Bulletin #2342, Maine Farm Safety Program: First Aid for Eyes
By Dawna L. Cyr, Farm Safety Project Assistant, and Steven B. Johnson, Ph.D., Extension Crops Specialist
Proper first aid for eye injuries is critical. Eye injuries can occur when handling pesticides and other chemicals, using jumper cables, servicing farm equipment, welding or working in the fields. Always wear the proper eye protection for the task performed. Should an eye injury occur, seek proper first aid and medical attention.
Fresh Water for Emergencies
Always have clean fresh water available for use in flushing out any chemicals that come in contact with the eyes. Carry five gallons of water on each nurse tank and applicator. Check the water container daily and keep full of clean, fresh water. Anyone handling ammonia or other hazardous farm chemicals should carry small squeeze bottles of clean water.
- Clean, fresh water for flushing the eyes should be available at all work sites.
- Always wear proper eye protection for the task performed.
Specks in the Eyes
Lift the upper eyelid outward and down over the lower lid. Let tears wash out the speck or particle. If the speck or particle doesn’t wash out, keep the eye closed, bandage it lightly and see a physician.
Blows to the Eye
Apply a cold compress immediately for 15 minutes and again each hour as needed to reduce pain and swelling. If there is discoloration or blackening of the eye, it could mean internal damage has occurred. See a physician.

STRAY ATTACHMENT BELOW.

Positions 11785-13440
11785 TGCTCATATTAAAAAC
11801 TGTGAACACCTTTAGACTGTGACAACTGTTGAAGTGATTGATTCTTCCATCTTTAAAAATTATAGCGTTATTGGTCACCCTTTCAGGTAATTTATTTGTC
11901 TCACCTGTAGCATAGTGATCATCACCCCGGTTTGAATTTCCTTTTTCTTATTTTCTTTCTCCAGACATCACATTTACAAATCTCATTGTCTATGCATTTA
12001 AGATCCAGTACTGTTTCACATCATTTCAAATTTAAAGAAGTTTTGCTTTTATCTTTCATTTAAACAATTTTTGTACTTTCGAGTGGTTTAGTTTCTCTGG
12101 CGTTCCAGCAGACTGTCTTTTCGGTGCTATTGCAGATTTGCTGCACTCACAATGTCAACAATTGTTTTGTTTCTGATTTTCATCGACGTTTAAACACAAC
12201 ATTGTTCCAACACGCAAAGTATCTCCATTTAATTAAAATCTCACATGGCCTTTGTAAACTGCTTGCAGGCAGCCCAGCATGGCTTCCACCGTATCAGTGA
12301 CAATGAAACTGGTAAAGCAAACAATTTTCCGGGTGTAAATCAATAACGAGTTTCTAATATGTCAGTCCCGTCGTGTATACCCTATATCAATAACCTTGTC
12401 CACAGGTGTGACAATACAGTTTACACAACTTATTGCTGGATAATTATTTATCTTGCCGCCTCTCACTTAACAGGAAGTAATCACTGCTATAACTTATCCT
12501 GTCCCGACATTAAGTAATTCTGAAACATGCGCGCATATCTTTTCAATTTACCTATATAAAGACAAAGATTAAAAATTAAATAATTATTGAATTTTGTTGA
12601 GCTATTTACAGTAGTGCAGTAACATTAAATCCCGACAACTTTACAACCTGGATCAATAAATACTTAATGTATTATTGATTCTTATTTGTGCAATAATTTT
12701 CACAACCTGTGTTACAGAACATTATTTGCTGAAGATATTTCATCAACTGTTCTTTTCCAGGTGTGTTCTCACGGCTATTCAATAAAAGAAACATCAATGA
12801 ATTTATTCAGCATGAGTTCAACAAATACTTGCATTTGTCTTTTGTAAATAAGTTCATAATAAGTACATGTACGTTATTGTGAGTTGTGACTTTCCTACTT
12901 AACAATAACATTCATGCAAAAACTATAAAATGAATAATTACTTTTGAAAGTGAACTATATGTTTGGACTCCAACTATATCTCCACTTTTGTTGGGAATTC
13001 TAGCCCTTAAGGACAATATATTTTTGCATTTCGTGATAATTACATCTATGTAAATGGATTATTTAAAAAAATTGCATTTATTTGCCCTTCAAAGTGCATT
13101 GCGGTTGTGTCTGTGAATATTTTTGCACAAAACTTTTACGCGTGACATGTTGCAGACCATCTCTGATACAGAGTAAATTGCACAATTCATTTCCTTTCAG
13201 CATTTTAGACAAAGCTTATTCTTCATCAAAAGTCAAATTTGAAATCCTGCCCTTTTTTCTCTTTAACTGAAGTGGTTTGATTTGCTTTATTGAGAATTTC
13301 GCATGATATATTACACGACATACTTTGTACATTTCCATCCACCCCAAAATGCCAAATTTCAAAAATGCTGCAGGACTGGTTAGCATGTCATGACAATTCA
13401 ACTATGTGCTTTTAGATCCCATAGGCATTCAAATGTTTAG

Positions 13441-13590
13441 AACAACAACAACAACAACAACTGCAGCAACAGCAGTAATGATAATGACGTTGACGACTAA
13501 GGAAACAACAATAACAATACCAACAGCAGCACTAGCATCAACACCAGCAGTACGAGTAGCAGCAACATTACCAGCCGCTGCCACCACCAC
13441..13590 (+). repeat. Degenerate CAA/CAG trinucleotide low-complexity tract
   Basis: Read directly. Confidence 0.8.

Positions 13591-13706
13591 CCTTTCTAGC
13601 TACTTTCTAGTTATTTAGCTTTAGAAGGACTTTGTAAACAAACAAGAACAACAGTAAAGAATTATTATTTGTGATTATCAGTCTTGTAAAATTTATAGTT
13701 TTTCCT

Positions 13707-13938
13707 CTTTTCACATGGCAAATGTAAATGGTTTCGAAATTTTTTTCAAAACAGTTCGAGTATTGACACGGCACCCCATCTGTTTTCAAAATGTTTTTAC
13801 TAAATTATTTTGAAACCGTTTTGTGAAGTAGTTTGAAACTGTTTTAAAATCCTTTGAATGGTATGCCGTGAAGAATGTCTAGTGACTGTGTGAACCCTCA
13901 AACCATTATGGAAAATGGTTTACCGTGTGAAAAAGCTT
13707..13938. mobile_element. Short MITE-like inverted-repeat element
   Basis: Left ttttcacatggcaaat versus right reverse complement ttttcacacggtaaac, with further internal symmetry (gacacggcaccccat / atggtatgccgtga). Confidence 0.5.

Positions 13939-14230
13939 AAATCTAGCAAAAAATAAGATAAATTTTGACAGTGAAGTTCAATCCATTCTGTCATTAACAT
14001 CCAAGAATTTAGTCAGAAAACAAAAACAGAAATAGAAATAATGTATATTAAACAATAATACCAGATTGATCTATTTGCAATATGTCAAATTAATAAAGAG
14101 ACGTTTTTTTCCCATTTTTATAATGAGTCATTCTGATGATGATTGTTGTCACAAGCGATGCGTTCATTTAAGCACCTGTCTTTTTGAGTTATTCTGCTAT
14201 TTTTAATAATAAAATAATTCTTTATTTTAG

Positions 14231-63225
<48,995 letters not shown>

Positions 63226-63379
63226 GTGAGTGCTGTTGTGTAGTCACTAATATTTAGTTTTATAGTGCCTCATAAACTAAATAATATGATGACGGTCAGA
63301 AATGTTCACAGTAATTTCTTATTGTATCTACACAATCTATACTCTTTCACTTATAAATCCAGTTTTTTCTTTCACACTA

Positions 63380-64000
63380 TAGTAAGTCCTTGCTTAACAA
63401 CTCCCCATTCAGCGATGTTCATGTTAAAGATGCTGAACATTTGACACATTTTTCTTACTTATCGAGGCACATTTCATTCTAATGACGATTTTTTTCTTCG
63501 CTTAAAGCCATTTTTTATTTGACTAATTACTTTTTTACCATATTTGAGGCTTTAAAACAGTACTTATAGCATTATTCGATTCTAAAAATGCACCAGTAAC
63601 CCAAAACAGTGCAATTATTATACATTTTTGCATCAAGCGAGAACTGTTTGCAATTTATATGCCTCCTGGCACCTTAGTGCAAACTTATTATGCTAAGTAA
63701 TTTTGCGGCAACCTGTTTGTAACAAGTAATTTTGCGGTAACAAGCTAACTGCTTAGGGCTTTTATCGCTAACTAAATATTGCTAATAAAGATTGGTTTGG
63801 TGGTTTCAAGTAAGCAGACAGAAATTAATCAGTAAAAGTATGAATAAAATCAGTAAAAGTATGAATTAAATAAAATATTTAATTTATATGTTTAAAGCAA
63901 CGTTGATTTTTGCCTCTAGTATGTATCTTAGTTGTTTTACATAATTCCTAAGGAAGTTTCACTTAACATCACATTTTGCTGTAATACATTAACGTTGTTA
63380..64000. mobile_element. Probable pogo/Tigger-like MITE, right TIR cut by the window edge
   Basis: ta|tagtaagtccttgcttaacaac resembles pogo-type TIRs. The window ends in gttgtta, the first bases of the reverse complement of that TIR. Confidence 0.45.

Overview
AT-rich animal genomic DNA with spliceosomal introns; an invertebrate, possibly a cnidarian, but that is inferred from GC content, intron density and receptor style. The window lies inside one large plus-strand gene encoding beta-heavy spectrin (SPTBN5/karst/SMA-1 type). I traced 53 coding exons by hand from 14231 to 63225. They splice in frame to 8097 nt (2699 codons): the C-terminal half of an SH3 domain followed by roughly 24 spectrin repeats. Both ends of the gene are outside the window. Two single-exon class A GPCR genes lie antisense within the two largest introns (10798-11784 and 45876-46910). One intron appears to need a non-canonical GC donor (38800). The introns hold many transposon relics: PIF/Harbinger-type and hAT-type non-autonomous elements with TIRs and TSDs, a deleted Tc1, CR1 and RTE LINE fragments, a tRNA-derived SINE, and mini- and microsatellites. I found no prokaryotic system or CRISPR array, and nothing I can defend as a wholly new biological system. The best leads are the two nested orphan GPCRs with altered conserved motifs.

Cuts and Punctures of the Eye or Eyelid
Bandage the eye lightly, and see a physician at once. Do not wash out the eye with water or try to remove an object stuck in the eye.
Eye damage from chemical burns can be very serious. In all cases of eye contact with chemicals, flood the eye with water immediately, continuously and gently for at least 15 minutes. Hold the head under the faucet or pour water into the eye using a clean container. Keep the eye open as widely as possible during the flooding. Do not use an eye cup or bandage the eye. Do not apply ointments, oils or salves. See a physician and explain the cause of the injury. Also, take the label or container to the physician with you.
Spray cans are an increasing source of chemical eye injury, compounded by the force of contact. Whether containing caustics or irritants, they must be carefully used and kept away from children.
This Maine Farm Safety fact sheet is part of an educational fact sheet series produced by University of Maine Cooperative Extension. For more information on farm safety, contact your UMaine Extension County Office.
Information in this publication is provided purely for educational purposes. No responsibility is assumed for any problems associated with the use of products or services mentioned. No endorsement of products or companies is intended, nor is criticism of unnamed products or companies implied.
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